groves of lances glitter on the Rhine, Let barb'rous Ganges arm a servile train ; 365 Be mine the blessings of a peaceful reign. No more my sons shall dye with British blood Red Iber's sands, or Ister's foaming flood : Safe on my shore each unmolested swain Shall tend the flocks, or reap the bearded grain ; The shady empire shall retain no trace Of war or blood, but in the sylvan chace The trumpet sleep while chearful horns are blown, And arms employ’d on birds and beasts alone. Behold! th' ascending Villas on my side, 375 Project long shadows o'er the crystal tide;

VARIATIONS.

Ver. 363. Originally thus in the MS.

Let Venice boast her Tow'rs amidst the Main,
Where the rough Adrian swells and roars in vain;
Here not a Town, but spacious Realm shall have
A sure foundation on the rolling wave.

PARALLEL PASSAGES.
Ver. 354.
“ And roll themselves asleep upon the shore.”

Dryden's Ann. Mir.

Stedens.

Behold! Augusta's glittring spires increase,
And Temples rise, the beauteous works of Peace.
I see, I see, where two fair cities bend
Their ample bow, a new Whitehall ascend ! 380
There mighty Nations shall inquire their doom,
The World's great Oracle in times to come ;
There Kings shall sue, and suppliant States be seen
Once more to bend before a BRITISH QUEEN.
Thy trees, fair Windsor! now shall leave their
woods,

385 And half thy forests rush into thy floods.

NOTES.

sameness.

Ver. 378. And Temples rise,] The fifty new Churches. P.

Ver. 380. a new Whitehall] “ Several plates of the intended palace of Whitehall have been given, but, I believe, from no finished design of Inigo Jones. The four great sheets are evidently made up from general hints, nor could such a source of invention and taste, as the mind of Inigo, ever produce so much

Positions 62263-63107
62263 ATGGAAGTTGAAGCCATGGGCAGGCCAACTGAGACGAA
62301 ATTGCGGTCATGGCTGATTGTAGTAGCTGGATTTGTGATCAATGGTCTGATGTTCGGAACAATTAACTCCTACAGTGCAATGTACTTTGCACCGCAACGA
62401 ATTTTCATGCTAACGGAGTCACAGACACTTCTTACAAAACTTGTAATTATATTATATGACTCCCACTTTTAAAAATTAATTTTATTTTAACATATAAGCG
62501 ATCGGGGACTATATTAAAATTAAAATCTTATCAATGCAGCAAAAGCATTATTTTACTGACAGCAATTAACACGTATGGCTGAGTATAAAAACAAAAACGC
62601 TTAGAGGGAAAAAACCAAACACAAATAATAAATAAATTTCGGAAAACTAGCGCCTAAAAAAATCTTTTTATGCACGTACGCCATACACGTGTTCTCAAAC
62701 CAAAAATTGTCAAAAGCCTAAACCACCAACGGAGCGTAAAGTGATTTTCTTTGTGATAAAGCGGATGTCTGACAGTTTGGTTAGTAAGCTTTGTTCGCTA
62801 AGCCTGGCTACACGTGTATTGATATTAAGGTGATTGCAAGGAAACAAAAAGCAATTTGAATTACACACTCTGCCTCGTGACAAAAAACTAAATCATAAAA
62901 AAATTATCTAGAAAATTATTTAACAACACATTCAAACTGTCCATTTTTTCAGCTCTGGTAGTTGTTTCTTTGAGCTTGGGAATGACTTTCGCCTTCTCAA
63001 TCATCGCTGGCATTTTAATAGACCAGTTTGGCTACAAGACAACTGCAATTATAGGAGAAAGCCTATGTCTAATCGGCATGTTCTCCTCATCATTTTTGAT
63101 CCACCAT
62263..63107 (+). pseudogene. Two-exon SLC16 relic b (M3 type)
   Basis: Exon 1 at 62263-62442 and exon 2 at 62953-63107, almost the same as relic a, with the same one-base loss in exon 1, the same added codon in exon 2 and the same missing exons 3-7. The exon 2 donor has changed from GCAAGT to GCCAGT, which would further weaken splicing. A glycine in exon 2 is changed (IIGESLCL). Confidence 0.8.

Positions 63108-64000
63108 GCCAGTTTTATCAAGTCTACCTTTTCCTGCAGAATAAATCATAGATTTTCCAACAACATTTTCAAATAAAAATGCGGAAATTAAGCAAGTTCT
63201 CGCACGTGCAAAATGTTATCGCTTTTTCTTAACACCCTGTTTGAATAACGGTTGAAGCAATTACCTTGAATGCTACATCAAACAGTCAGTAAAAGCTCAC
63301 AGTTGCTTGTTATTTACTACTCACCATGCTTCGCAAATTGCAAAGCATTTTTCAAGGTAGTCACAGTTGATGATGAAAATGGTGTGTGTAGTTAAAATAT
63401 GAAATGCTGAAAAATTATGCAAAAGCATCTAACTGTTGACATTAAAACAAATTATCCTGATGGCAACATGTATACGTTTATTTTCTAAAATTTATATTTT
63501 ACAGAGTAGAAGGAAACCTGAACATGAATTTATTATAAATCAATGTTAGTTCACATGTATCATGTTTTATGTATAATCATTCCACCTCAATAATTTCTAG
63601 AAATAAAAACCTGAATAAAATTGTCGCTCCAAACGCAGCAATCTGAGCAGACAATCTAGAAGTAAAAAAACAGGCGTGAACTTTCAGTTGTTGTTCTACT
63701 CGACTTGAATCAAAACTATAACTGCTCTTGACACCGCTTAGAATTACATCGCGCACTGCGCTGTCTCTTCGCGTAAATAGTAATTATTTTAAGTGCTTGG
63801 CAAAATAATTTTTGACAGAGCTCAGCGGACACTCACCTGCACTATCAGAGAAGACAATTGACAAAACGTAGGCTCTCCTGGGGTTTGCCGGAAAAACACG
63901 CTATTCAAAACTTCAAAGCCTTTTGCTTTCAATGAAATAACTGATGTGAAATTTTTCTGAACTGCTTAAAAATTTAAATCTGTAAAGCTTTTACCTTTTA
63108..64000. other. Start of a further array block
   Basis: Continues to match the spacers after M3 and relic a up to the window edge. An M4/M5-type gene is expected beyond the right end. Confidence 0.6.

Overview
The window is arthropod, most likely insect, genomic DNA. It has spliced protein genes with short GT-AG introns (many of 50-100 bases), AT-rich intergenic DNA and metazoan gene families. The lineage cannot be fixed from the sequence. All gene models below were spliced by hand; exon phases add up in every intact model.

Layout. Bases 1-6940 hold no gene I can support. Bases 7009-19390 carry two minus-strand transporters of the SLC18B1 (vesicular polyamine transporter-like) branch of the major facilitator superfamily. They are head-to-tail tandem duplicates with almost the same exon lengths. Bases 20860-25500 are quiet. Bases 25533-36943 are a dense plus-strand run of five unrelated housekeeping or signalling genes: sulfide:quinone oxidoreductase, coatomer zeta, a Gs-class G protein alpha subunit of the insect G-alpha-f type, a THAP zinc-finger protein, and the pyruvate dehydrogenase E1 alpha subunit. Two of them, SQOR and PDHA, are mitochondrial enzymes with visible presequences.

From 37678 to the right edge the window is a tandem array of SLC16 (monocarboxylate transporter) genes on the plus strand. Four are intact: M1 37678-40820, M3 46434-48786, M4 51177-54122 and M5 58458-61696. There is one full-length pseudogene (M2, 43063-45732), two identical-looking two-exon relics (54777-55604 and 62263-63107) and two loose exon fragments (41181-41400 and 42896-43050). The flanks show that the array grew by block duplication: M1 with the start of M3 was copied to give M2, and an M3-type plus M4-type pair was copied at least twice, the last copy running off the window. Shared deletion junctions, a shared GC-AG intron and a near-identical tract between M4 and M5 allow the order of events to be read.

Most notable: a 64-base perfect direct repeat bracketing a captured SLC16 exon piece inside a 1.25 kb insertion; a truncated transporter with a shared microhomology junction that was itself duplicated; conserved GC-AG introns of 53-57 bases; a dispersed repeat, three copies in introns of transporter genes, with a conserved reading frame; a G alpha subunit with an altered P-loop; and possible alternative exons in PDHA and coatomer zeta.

The strange kind of cherubims on the towers at the end are preposterous ornaments, and whether of Inigo or not, bear no relation to the rest. The great towers in the front are too near, and evidently borrowed from what he had seen in Gothic, not in Roman buildings. The circular court is a picturesque thought, but without meaning or utility."

Walpole. Ver. 385. Thy trees, fair Windsor !] This return to the trees of Windsor Forest, his original subject, is masterly and judicious; and the whole speech of Thames is highly animated and poetical, forcible and rich in diction, as it is copious and noble in imagery.

Bowles.

VARIATIONS.

Ver. 385. &c. were originally thus,

Now shall our fleets the bloody Cross display
To the rich regions of the rising day.
Or those green isles, where headlong Titan steeps
His hissing axle in th’ Atlantic deeps :
Tempt icy seas, &c.

P.

Bear Britain's thunder, and her Cross display,
To the bright regions of the rising day;
Tempt icy seas, where scarce the waters roll,
Where clearer flames glow round the frozen Pole;
Or under southern skies exalt their sails,
Led by new stars, and borne by spicy gales !
For me the balm shall bleed, and amber flow,
The coral redden, and the ruby glow,
The pearly shell its lucid globe infold, 395
And Phæbus warm the rip’ning ore to gold.
The time shall come, when free as seas or wind
Unbounded Thames shall flow for all mankind,
Whole nations enter with each swelling tide,
And seas but join the regions they divide; 400
Earth’s distant ends our glory shall behold,
And the new world launch forth to seek the old.
Then ships of uncouth form shall stem the tide,
And feather'd people croud my wealthy side,
And naked youths and painted chiefs admire 405
Our speech, our colour, and our strange attire!
Oh stretch thy reign, fair Peace! from shore to shore,
'Till Conquest cease; and Slav'ry be no more;

NOTES.

Ver. 391.] Here is almost a prophecy of those discoveries of new islands and continents which this country of late years has had the honour to make.

Warton. Ver. 398. Unbounded Thames, &c.] A wish that London may be made a FREE PORT.

P.

VARIATIONS.

The original lines were rejected, probably as too nearly resembling a passage in Comus,

“ And the gilded car of day

His glowing axle doth allay
In the steep Atlantic stream.Bowles.